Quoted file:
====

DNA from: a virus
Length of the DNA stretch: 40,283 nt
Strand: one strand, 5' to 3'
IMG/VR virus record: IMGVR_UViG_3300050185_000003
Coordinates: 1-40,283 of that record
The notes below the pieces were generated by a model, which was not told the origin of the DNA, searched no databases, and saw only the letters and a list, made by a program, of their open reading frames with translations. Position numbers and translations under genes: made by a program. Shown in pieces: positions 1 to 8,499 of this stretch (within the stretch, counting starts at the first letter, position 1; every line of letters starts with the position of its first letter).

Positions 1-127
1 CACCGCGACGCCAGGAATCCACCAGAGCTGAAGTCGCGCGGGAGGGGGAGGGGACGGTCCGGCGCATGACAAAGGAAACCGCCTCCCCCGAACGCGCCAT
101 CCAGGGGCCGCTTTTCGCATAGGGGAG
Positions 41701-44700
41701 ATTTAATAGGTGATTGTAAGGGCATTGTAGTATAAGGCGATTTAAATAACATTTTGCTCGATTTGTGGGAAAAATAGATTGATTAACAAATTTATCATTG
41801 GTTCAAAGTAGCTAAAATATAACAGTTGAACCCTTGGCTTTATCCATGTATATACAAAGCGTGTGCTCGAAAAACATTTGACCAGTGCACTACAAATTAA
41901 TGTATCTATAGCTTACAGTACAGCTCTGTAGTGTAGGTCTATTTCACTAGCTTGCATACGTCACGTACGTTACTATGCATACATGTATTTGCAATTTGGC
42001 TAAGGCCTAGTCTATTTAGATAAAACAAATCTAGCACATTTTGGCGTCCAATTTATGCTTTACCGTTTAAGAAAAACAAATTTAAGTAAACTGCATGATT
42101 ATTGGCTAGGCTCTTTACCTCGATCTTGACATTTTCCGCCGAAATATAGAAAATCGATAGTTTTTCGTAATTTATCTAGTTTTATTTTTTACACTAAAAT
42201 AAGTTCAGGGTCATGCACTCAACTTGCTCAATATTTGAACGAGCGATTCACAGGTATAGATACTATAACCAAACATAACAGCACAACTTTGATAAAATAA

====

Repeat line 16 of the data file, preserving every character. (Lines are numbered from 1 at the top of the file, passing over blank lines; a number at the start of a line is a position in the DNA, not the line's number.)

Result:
42201 AAGTTCAGGGTCATGCACTCAACTTGCTCAATATTTGAACGAGCGATTCACAGGTATAGATACTATAACCAAACATAACAGCACAACTTTGATAAAATAA